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Facts[]

Saint John Tug Boat had a deal with Irving to supply them the use of their tugboats for assisting incoming oil tankers to their shipyard. However, with no firm arrangements having been made, Saint John stated that they would only have two boats available unless special arrangements were made, and advised Irving to look elsewhere for help. Saint John ended up having two more tugs available, and told Irving that they could use them if they paid $450/day to have them "on call" until a certain date. This date passed, and Saint John continued to keep the tugs on call and Irving continued to use them for a few months. However, when billed for these months after the original end of the contract, Irving refused to pay. Saint John sued for payment - they were successful at trial, then the New Brunswick court of appeal lowered damages, then supreme court reinstated trial ruling

Issue[]

  1. Can a party, in their actions, imply acceptance?

Decision[]

Appeal allowed.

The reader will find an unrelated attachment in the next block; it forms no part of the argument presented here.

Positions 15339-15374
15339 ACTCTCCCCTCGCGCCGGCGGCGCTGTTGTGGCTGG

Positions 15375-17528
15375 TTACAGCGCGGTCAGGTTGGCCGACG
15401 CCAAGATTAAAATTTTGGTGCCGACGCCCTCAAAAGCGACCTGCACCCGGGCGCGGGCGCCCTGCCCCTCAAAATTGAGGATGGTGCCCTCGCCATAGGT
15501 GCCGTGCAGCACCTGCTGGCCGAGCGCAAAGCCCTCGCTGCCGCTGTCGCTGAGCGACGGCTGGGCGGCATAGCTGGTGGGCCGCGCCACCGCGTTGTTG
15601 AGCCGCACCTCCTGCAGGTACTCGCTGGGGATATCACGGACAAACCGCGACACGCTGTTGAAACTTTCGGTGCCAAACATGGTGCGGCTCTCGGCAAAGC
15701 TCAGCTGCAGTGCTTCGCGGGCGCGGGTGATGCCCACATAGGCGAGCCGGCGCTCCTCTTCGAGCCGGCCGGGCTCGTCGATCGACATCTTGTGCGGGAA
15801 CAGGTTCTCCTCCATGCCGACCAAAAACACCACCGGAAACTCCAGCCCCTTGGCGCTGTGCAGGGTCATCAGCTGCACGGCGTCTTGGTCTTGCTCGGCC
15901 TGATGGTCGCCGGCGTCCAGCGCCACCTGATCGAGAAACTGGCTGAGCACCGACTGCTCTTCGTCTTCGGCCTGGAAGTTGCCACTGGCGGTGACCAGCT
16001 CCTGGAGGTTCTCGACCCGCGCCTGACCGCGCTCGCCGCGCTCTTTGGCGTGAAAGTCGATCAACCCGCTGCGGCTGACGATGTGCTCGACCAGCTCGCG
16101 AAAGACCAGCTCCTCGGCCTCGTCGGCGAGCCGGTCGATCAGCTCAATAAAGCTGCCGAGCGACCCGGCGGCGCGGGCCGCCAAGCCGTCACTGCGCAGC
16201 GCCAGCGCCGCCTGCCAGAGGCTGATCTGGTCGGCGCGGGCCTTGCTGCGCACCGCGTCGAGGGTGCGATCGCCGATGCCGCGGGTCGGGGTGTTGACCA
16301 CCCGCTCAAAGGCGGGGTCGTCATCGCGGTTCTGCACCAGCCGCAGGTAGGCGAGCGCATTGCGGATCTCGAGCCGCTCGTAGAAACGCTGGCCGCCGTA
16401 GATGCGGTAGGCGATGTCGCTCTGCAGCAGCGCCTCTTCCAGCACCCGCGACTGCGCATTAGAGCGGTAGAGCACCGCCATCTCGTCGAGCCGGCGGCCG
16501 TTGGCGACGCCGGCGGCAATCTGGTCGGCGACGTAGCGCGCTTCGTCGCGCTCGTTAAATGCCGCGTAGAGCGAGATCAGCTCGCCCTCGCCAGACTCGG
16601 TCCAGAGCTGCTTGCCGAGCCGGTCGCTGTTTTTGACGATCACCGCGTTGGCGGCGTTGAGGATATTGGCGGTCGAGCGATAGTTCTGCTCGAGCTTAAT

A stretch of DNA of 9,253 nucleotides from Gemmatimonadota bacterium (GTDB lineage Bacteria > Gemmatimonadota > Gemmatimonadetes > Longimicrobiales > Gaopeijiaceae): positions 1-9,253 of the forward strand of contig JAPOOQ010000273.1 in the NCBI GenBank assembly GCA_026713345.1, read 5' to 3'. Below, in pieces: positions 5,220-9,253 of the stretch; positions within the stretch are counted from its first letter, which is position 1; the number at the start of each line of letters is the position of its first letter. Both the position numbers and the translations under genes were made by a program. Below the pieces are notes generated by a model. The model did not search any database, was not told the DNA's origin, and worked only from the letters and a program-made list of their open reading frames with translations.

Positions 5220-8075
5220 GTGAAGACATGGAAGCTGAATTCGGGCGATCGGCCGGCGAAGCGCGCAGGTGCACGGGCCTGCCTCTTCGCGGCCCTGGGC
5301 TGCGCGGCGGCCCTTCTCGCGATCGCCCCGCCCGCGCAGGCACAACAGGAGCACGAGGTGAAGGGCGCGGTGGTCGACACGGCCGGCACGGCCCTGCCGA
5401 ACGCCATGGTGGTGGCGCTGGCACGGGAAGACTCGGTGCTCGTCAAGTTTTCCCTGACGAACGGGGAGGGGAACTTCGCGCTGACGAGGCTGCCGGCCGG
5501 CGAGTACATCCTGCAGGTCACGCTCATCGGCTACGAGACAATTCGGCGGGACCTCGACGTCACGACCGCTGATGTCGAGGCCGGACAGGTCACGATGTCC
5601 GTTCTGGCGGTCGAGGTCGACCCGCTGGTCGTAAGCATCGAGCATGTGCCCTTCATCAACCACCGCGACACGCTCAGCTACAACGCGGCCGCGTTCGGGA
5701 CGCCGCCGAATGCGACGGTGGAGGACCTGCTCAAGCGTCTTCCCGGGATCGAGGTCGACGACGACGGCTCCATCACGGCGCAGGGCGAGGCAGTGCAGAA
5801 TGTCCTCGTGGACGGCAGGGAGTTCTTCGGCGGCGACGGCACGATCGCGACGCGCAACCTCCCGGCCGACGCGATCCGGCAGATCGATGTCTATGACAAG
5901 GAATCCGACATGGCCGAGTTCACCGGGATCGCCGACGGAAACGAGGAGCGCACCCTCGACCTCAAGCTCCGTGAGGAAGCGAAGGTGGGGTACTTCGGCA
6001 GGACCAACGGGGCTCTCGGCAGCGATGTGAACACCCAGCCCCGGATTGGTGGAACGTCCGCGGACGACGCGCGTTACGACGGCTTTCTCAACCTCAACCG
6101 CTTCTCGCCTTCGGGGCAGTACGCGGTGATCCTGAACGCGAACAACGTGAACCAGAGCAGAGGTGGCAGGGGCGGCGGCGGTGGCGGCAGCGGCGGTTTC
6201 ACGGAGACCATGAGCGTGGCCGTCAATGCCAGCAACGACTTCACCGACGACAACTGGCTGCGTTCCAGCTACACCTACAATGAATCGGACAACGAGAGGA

Reasons[]

Ritchie, writing for the court, says that after the original deadline passed, Saint John were essentially serving Irving a new offer every time they sent them an invoice and kept the tugs on call, and that Irving continued to imply acceptance by their continuation of using the service. Irving must have known that the tug was still standing by, and that Saint John expected to be paid for their services.

Ratio[]

  • Silence can constitute acceptance when combined with conduct.
  • If a party allows another party to work for them under such circumstances that no reasonable person would suppose that the work was being done for nothing, then the first party will be liable to pay for it - the doing of the work is the offer; the permission to do it, or the acquiescence in its being done, is the acceptance.
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